RESEARCH SUPPORT, NON-U.S. GOV'T
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Lithium-induced NDI: acetazolamide reduces polyuria but does not improve urine concentrating ability.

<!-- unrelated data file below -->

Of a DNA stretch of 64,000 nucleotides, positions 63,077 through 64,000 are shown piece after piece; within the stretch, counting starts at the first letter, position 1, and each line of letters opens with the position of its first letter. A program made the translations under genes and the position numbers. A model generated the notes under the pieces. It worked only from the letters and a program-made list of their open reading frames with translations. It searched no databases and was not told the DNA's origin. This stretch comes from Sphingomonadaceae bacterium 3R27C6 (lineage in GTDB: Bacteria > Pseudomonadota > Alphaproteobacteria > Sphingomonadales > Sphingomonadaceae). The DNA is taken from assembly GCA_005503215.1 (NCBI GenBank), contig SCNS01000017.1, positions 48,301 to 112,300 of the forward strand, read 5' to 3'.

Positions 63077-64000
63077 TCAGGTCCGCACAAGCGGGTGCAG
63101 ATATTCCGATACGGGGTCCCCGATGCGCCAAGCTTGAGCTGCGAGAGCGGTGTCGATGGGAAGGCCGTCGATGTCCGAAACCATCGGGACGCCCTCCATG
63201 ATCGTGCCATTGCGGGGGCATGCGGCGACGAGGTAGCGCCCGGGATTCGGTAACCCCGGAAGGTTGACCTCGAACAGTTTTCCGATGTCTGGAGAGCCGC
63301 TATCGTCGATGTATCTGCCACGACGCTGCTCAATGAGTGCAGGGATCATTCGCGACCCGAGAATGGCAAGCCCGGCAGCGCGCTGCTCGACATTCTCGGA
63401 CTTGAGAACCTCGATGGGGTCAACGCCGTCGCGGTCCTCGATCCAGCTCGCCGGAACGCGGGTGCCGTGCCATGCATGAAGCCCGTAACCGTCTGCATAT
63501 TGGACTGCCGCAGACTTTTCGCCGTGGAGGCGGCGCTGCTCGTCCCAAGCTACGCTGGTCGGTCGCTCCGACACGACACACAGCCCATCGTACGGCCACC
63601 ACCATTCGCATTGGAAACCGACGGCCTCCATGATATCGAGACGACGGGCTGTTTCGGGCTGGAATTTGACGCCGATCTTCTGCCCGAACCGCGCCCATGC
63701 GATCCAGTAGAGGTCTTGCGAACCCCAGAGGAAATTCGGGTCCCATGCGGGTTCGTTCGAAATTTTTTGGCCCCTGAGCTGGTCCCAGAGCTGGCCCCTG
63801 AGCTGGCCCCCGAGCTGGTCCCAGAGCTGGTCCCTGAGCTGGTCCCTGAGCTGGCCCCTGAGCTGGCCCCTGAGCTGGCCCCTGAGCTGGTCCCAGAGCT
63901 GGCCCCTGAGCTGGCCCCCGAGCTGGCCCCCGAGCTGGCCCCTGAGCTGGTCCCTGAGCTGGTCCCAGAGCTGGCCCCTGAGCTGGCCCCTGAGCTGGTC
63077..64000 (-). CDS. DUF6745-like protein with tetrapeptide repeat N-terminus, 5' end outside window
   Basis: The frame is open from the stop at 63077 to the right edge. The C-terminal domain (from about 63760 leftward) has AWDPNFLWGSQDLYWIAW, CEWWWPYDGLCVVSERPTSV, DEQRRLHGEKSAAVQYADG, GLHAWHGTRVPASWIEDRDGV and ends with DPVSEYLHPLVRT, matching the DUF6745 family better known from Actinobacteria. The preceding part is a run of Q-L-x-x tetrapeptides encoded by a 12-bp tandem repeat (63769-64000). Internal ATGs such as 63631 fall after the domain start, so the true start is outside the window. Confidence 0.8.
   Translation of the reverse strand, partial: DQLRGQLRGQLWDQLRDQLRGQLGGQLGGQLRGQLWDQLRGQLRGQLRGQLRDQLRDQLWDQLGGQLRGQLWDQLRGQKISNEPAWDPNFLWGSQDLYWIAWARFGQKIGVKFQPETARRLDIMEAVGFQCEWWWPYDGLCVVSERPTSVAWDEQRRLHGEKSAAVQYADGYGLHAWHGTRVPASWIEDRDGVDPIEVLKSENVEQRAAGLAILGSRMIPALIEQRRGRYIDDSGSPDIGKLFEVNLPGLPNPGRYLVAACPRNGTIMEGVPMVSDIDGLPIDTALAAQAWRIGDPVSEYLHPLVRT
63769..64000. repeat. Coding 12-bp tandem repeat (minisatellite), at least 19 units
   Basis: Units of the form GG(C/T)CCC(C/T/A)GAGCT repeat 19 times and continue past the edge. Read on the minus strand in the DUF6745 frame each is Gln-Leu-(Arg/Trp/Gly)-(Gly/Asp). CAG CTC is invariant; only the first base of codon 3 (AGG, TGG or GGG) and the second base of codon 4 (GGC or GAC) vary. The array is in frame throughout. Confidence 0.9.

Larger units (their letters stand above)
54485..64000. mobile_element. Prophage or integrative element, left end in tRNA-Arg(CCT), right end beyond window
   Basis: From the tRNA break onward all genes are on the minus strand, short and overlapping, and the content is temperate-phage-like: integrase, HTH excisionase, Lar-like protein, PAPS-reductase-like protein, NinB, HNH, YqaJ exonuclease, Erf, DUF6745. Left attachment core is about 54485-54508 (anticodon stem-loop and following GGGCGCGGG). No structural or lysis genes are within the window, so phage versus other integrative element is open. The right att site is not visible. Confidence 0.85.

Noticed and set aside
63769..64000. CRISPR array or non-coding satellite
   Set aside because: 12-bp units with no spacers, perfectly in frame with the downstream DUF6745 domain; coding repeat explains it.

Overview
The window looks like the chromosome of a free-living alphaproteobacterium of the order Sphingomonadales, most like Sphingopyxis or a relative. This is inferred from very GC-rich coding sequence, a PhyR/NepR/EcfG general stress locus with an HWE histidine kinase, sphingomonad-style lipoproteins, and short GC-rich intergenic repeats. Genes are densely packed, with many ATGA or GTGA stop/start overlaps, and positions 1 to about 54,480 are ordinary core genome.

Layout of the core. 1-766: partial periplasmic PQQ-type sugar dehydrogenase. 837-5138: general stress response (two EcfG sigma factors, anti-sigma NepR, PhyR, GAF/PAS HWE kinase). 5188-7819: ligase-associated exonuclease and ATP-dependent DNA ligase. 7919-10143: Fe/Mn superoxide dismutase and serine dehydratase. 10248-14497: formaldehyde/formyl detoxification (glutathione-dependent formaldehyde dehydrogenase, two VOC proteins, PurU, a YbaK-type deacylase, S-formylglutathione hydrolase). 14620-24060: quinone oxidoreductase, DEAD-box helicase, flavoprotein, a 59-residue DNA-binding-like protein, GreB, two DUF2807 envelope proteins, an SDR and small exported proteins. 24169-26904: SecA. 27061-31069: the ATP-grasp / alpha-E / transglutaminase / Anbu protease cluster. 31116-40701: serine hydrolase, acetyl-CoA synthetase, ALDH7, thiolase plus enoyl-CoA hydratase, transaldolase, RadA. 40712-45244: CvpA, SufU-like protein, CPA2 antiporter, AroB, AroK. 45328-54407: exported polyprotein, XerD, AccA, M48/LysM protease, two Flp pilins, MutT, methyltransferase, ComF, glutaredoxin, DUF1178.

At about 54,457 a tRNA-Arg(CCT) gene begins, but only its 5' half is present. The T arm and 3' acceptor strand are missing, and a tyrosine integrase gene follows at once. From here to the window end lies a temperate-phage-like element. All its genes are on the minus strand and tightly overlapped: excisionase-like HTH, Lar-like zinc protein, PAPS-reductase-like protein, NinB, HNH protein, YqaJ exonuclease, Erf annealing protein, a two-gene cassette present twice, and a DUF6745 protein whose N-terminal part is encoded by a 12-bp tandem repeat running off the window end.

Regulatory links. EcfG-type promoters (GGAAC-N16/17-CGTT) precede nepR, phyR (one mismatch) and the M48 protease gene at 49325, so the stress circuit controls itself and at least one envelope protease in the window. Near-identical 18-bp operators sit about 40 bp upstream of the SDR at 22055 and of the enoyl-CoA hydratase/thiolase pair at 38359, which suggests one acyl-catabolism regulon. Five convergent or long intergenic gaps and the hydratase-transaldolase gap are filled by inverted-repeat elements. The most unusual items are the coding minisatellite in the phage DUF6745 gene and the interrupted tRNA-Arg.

Lithium is the mainstay treatment for patients with bipolar disorder, but it generally causes nephrogenic diabetes insipidus (NDI), a disorder in which the renal urine concentrating ability has become vasopressin insensitive. Li-NDI is caused by lithium uptake by collecting duct principal cells and downregulation of aquaporin-2 (AQP2) water channels, which are essential for water uptake from tubular urine. Recently, we found that the prophylactic administration of acetazolamide to mice effectively attenuated Li-NDI. To evaluate whether acetazolamide might benefit lithium-treated patients, we administered acetazolamide to mice with established Li-NDI and six patients with a lithium-induced urinary concentrating defect. In mice, acetazolamide partially reversed lithium-induced polyuria and increased urine osmolality, which, however, did not coincide with increased AQP2 abundances. In patients, acetazolamide led to the withdrawal of two patients from the study due to side effects. In the four remaining patients acetazolamide did not lead to clinically relevant changes in maximal urine osmolality. Urine output was also not affected, although none of these patients demonstrated overt lithium-induced polyuria. In three out of four patients, acetazolamide treatment increased serum creatinine levels, indicating a decreased glomerular filtration rate (GFR). Strikingly, these three patients also showed a decrease in systemic blood pressure. All together, our data reveal that acetazolamide does not improve the urinary concentrating defect caused by lithium, but it lowers the GFR, likely explaining the reduced urine output in our mice and in a recently reported patient with lithium-induced polyuria. The reduced GFR in patients prone to chronic kidney disease development, however, warrants against application of acetazolamide in Li-NDI patients without long-term (pre)clinical studies.

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